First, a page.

Saturday, October 22, 2011

Wes Craven: A Master of Horror

It's that time of year again! That's right, time to bust out the candy corn, rubber spiders, popcorn balls, and scary movies for Halloween. While your trolling the horror film aisle or category on Netflix, be sure to check out one of the masters of horror movies, Wes Craven. Of the over 30 movies he has either directed, written or produced, I have seen 22 over the course of my life.

Yeah, I guess you could say I'm a fan.

Craven blends horror with complex plots and story concepts, and original characters. If you want to read and hear about more horror movies and directors, or films in general, be sure to check out my buddy Joel's awesome page, Forgottenflix.
One of the earliest Craven directed movies I saw was Nightmare on Elm Street (1984). Between the fedora, black and red striped sweater, and claws, the sadistic child murderer, Freddy Krueger, was one monster you did not want creeping around in your subconscious. The pairing of horror and nightmares has always been significant, but Craven's creation of a monster whose power fed on his victims' dreams was terrifyingly genius. I also have four words for you: Johnny Depp, bed, blood...and lots of it.

I only saw Deadly Friend (1986) once, but it sure had the soon-to-be Buffy the Vampire Slayer, Kristy Swanson, giving me goosebumps. I don't remember much about Night Visions (1990) but I do remember that one of the taglines should have been, "The grass is always greener on the other side...until a family of cannibals eats your face off." Wes Craven's New Nightmare (1994) is the seventh installment in the Nightmare... series but was not part of the continuity; rather it featured the series' characters playing themselves, including a minor role from Craven.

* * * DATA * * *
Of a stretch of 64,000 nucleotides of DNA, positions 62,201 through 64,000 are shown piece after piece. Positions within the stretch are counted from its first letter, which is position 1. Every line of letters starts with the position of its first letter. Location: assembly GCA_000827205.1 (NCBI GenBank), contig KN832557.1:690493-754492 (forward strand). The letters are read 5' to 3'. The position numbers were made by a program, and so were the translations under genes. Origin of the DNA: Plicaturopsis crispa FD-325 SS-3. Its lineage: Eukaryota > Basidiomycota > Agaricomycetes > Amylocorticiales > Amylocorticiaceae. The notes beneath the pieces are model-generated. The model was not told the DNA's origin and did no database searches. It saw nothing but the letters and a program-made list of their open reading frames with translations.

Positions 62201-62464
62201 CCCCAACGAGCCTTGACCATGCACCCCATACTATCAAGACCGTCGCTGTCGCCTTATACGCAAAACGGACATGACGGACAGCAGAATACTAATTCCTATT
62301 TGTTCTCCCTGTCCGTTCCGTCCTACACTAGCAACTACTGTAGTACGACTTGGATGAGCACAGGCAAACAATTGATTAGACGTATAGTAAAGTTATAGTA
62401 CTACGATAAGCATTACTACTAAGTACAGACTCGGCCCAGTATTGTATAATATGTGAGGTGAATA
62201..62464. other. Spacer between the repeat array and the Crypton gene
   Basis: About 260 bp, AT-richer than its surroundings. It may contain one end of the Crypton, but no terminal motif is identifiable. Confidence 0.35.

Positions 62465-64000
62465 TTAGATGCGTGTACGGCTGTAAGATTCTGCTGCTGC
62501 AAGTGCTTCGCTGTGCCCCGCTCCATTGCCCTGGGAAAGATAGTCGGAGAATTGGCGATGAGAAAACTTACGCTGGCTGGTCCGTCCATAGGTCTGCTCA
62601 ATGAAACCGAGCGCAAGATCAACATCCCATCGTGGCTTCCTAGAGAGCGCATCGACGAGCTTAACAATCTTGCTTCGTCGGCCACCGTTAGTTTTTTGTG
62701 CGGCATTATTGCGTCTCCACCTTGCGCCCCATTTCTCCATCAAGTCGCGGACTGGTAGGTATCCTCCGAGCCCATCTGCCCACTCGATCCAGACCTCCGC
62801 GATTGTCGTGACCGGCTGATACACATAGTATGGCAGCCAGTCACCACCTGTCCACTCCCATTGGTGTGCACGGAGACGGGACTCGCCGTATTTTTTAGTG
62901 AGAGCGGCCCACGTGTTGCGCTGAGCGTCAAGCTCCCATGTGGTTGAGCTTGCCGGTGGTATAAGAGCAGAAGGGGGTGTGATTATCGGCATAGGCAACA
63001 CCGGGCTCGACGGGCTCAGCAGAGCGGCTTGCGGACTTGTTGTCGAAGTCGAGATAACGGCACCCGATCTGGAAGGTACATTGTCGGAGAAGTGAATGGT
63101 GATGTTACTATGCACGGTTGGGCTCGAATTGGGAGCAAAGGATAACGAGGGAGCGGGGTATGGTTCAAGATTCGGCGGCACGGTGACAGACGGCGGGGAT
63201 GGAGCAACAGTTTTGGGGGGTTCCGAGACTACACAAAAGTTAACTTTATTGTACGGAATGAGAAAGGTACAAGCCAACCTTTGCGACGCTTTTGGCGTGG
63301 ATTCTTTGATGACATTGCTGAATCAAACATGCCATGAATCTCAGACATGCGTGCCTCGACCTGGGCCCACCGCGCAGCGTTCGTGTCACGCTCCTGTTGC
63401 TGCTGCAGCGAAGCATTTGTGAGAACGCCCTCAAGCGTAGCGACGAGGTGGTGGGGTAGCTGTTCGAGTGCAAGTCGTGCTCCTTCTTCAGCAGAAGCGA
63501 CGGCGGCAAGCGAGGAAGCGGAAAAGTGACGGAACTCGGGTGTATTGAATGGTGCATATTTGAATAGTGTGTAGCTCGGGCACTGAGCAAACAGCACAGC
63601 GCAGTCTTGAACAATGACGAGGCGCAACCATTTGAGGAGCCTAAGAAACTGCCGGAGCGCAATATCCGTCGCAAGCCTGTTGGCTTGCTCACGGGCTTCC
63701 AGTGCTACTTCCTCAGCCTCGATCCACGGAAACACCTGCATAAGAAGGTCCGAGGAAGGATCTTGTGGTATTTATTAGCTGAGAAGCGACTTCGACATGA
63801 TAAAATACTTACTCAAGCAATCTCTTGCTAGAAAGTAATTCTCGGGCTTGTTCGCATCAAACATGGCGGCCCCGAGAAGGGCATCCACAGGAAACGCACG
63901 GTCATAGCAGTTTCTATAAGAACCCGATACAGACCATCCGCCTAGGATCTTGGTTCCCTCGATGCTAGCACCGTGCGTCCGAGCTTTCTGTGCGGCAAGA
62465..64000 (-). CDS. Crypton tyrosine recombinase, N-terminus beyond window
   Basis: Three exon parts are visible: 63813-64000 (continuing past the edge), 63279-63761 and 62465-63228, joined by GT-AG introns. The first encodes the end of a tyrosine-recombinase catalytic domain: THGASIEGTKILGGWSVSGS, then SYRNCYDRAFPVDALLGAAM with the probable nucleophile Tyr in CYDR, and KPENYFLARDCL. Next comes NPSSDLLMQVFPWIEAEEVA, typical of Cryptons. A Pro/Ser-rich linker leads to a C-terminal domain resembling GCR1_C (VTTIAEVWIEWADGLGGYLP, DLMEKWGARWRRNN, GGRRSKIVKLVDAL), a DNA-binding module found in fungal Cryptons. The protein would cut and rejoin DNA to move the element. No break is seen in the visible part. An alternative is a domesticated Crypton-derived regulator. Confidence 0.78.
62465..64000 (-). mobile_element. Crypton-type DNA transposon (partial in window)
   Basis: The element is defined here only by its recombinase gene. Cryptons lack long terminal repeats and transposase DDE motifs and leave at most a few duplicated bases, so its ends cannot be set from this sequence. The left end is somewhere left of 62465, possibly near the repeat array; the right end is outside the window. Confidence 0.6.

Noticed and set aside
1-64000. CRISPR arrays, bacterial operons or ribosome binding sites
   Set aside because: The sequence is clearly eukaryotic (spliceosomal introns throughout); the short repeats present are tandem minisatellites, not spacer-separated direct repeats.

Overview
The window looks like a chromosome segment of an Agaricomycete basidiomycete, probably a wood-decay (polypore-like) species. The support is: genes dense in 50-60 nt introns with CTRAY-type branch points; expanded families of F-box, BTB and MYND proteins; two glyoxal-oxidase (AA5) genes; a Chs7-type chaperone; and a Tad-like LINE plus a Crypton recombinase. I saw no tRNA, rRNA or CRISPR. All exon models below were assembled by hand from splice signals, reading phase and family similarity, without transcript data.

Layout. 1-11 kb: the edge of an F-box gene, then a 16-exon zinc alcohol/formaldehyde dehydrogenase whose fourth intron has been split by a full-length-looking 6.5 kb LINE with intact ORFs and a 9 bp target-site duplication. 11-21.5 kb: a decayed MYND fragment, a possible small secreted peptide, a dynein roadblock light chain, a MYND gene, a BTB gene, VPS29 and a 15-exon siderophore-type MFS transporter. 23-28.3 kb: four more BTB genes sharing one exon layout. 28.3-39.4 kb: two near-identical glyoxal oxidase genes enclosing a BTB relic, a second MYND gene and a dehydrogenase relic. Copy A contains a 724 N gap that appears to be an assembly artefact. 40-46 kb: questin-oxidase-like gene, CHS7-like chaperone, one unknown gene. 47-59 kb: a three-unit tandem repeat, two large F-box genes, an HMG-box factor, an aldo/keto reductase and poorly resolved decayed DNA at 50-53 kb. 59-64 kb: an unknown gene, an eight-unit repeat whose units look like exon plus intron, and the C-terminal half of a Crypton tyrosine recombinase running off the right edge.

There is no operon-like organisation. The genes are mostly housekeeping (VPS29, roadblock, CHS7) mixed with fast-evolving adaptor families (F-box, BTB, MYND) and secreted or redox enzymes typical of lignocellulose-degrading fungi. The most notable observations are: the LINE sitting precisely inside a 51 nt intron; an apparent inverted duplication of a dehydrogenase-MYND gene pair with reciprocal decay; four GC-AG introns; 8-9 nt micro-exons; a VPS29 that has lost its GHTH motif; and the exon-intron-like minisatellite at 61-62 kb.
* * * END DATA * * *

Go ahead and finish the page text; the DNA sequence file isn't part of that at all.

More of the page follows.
1995's Vampire in Brooklyn brought a touch of comedy to a vampire horror movie, starring Eddie Murphy. Viewers got to see Eddie Murphy in, you guessed it, character costumes. Now this was no Nutty Professor, Murphy plays a bad to the bone vampire donning all black and a Don King-esque slicked back hairstyle. The Scream (1996) saga spanned 15 years and featured an always changing killer who murdered based on other classic horror films. S/he wasn't your average suped up horror movie villain either. An exercise bike could stop him momentarily and once unveiled, a bullet could finish the job.

Juxtapose to Vampire in Brooklyn, Dracula 2000 featured a very emo Dracula looking in need of a hug without the comedic kicks and giggles. The Last House on the Left (1972, 2009) gave new meaning to the phrase, "parents just don't understand." In this film, the parents understood and knew how to throw your head in a microwave if you mess with their child. While the controversial 1972 version was banned in many countries for it's graphic violence and images, the 2009 version was not banned, but received restrictions from the MPAA ratings board.

I can't wait to see what else Craven has up his sleeve for fans and horror movies within the coming years.